Can we get dark mode on iPad?

So after 18 months of solid daily Skritter (almost exclusively on an iPad) I’ve only just now discovered dark mode on the iPhone version. It’s added a wholly new and exciting dimension to my study and I would love to see this on my primary device, the iPad.

I know you guys are working hard on the new version and that the old iOS versions don’t get much love anymore, but is there any chance that this could be bumped into iPad, on the assumption that it’s not too much work?

Thanks for building a great study app and thanks for considering my request!

I asked the same question some time back and found at that there is some sort of copyright issue with the artist who made the dark theme. The artist no longer works for skritter and they never made the theme for ipad. So, since I also use the ipad I found a work around. This does not duplicate the dark mode sound effects, but it does give you a semblance of dark mode. Go to your ipad settings > general > accessibility. Then select invert colors and that will instantly give you dark mode in Skritter. I also select grayscale because I don’t really like to see the colors at all.

The dark theme would cost hundreds of hours of work for another version in a larger size, partially because the textures we used the first time aren’t big enough.

Here’s a quote recently made by Jake explaining the fate of the iOS app:

The plan is for HTML5 to replace the current flash site. Josh is
building all of the features that we’re implementing by using the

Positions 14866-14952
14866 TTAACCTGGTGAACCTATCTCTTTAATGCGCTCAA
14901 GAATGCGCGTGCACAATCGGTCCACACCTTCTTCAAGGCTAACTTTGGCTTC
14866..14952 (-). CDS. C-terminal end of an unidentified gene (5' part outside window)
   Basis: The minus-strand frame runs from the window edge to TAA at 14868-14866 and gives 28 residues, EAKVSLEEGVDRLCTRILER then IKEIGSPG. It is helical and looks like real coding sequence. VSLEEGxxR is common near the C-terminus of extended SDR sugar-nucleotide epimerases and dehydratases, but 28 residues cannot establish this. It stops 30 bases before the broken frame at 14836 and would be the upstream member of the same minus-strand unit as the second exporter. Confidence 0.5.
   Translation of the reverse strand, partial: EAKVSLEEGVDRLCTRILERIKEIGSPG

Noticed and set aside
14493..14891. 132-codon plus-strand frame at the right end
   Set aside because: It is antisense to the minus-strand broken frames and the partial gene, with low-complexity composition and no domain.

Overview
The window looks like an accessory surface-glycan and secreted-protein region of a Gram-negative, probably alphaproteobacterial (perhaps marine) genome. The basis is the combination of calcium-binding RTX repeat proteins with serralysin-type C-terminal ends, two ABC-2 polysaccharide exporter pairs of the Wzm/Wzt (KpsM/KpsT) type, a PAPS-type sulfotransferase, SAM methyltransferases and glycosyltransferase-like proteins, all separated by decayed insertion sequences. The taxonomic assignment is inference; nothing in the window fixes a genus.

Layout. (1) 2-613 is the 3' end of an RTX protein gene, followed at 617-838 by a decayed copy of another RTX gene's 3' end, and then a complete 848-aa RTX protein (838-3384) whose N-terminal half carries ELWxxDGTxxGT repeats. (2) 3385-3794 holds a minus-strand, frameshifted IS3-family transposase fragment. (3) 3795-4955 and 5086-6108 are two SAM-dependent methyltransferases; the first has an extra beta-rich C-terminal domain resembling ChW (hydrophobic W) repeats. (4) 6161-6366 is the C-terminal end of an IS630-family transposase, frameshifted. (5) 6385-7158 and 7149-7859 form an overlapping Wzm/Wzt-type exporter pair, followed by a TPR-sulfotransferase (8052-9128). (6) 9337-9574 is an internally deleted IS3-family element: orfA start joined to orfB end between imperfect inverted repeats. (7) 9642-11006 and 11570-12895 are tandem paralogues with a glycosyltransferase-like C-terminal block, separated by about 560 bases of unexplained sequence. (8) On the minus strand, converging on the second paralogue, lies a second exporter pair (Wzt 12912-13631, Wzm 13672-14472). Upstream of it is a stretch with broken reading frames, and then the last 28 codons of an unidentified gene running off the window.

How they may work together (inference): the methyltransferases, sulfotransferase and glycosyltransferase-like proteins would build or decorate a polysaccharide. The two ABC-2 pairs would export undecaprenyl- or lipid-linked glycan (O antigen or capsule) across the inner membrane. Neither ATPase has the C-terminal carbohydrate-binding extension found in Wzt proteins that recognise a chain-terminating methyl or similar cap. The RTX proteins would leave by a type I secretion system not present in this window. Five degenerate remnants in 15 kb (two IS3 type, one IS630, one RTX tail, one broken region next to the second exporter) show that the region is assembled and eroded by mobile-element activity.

Skritter API. Once the features are all created and working properly
we’ll roll them out in an updated version of Android. After those two
clients are up and running we’ll be upgrading the iOS to match.

I was also going to suggest the invert colors trick! I personally like that better than the dark mode itself, though the colors aren’t the same for the grading scale, or the sound effects like 112 also mentioned.

Ah, I didn’t realise it would be such a task! Now I can appreciate why it hasn’t made it in yet.

Is there any timeline available for when the HTML5 updates might make their way into iOS?

We don’t have a definite timeline, though standardizing all of our clients using html5 is a priority. We will be replacing the website with html5 first and then updating the Android application to match its design. iOS will likely be a bit more work considering most of the html5 testing has been done on Android and the web. The good news is that making themes for html5 will be significantly easier and could open the door for users to contribute.

Why is HTML5 easier?

I’m disappointed. I enjoy writing kanji on my iPad more than any other device. Per the survey results on the website I’m not alone either - iOS is hands down the most popular platform for Skritter.

Maybe they should do a poll just before the switch to make sure everyone feels the updated HTML5 version meets or exceeds the iPad.

I suspect that they’ve come this far with HTML 5, it may not make sense to stop now. But 10% of users isn’t very much. Luckily, the current iOS version is pretty good. (I’m hoping this new interface is more forgiving for strokes requiring a hook I just go crazy drawing the same stroke over and over.)

The thing I’m most worried about with the complete switch over to HTML5 is that it may cause new ideas that would be easy to implement in iOS to be shelved because of the difficulty to do them in HTML5. I understand why they want to do the switch and I’m all for it but I also feel having the iOS version has pushed the HTML5 version to be better than it otherwise would have been. That is why I was surprised when Josh said:

Josh are you just talking about backgrounds and buttons? Will it also be easier to make different bush strokes and have particle effects like the sparks flying in the dark mode?